"Those people [who post abuse online] think they can sit in the comfort of their homes and do whatever they want on the internet. We don't let that happen. They can't hide from us, we will find them."

So the idea is that you're going to find them, and then post their picture and their message near to them so that they and everyone else can see what a tool that person is. Except you're going to obscure the picture and hide the name so that nobody knows who did it except the original author. Basically, you're just publishing this person's hate mail on the wall like a poster, and letting them see their work writ large.

Comment A familiar concern to Sci-Fi authors (Score 2) 394

Look at today. How many different electronic book formats are there? Ten years from now, how many e-book readers will read these same formats, and how many new ones will there be? A hundred years from now, you'll have even more formats growing at that same progression rate until either a radical shift in information storage occurs, or the system becomes overloaded. Today, many people devote time and energy to maintaining these formats or helping convert them from older to newer, but the center cannot hold; eventually, information will be lost.

Roger MacBride Allen has an interesting time travel series called The Chronicles of Solace that briefly touches on a similar issue to this; archiving historians struggle to contain the ever-growing wealth of data that humanity generates. Specifically, they attempted to copy and duplicate all written and electronic material in a readable format for use in the Grand Library, but constantly struggle with the task that the 'standard' access method changes rapidly every few years. Not only do they have to create a format for storage that can survive ever-growing changes, but it must also contain built-in equipment that can be reverse-engineered and re-used after a potential interplanetary disaster removes all human knowledge of the technology. Their current solution? Printed books. Billions of them.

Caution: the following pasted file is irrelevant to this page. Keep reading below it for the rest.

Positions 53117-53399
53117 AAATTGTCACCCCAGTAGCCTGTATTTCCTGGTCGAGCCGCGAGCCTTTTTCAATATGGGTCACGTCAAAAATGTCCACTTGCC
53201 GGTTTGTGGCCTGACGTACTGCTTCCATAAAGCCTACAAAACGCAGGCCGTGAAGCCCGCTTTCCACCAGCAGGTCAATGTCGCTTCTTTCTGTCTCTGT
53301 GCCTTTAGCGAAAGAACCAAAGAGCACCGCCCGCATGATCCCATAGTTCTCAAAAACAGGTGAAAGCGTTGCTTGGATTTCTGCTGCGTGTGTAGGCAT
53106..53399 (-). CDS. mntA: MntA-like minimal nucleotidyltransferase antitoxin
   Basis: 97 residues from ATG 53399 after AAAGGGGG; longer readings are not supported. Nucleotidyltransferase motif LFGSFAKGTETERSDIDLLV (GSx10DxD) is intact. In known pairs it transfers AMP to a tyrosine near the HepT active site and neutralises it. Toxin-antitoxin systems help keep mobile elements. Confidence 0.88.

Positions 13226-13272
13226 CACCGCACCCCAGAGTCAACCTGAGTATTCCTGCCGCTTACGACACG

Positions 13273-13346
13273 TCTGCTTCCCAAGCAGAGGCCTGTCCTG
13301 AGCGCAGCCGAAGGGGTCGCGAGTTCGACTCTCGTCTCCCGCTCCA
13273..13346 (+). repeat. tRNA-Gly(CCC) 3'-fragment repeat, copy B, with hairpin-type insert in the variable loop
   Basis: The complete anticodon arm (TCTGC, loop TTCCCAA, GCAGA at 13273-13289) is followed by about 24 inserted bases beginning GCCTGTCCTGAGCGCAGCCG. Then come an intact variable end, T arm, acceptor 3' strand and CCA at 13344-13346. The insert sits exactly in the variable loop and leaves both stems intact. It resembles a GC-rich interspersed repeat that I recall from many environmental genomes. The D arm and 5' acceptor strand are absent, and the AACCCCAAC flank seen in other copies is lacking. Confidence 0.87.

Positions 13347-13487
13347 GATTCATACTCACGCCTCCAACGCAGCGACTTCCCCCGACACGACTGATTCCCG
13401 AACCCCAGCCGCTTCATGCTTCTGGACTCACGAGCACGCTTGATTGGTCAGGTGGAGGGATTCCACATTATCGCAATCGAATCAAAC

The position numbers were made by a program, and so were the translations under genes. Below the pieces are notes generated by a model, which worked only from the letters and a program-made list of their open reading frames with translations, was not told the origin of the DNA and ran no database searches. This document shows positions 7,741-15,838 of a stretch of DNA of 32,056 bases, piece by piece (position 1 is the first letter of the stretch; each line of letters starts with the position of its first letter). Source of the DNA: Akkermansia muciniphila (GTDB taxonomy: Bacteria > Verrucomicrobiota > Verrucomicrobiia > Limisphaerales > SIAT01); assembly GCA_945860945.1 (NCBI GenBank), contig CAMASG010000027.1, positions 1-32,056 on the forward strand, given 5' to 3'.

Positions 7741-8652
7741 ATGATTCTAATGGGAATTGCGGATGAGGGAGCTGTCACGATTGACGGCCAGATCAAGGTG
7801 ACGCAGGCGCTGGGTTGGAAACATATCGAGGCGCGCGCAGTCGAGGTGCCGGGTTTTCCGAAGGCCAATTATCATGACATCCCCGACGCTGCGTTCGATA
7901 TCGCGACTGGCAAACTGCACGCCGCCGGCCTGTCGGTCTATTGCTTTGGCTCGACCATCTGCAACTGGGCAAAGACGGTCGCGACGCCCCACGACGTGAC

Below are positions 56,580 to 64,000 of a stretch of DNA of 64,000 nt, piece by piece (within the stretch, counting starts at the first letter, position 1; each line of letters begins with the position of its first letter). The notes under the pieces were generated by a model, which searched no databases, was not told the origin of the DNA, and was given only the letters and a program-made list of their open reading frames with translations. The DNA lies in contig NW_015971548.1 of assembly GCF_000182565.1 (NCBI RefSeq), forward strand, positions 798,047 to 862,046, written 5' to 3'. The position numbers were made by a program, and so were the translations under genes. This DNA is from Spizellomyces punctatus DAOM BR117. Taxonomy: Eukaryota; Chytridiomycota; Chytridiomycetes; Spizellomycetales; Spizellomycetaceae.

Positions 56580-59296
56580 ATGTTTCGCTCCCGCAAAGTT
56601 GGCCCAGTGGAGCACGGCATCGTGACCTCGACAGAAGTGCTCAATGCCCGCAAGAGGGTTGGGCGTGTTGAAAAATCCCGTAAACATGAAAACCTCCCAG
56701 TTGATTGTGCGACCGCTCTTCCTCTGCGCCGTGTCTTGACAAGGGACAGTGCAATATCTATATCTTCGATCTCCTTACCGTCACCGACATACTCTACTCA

Comment Re:Translation: Positive publicity ONLY, please! (Score 2, Insightful) 80

Or, you know, so that they don't get five thousand uber-gamers all testing with the same general hardware range and then end up discovering at release day that anyone not running an i7 over FIOS is unable to play. You know, the other 90% of their target audience. Please tell me that you're not in any way related to QA in anything that you've ever done in your life.

Comment Re:Of John Scalzi (Score 2, Informative) 832

I'm not really sure to what you're referring on the second half of your post. Mention is made repeatedly of the fact that data bursts take time to execute, and that most of the information being relayed back and forth is small; tactical positions, status updates, small personal messages, etc. All of these could be done with a single Ad-Hoc wifi connection in our day and age, with our tech.

The power requirements for the brain pal were handled internally by the device itself. In other words, it had a battery. Perhaps one that could be charged off the body's own internal energy sources? Remember, these bodies were basically designed to be the ultimate combat chassis, and so the fact that the body's own internal electrical field could be used to do something like that...not a big deal.

Finally, in The Last Colony, a huge deal is made of the fact that the enemy *can* intercept electronic transmissions, to the point that not a single colonist on the planet is allowed to have a BrainPal active, even the military personnel, unless they're in a specially shielded bunker. In fact, nobody is allowed to have any form of electronic technology that could so much as broadcast a byte of data, because it could be picked up *across the solar system* by an enemy ship.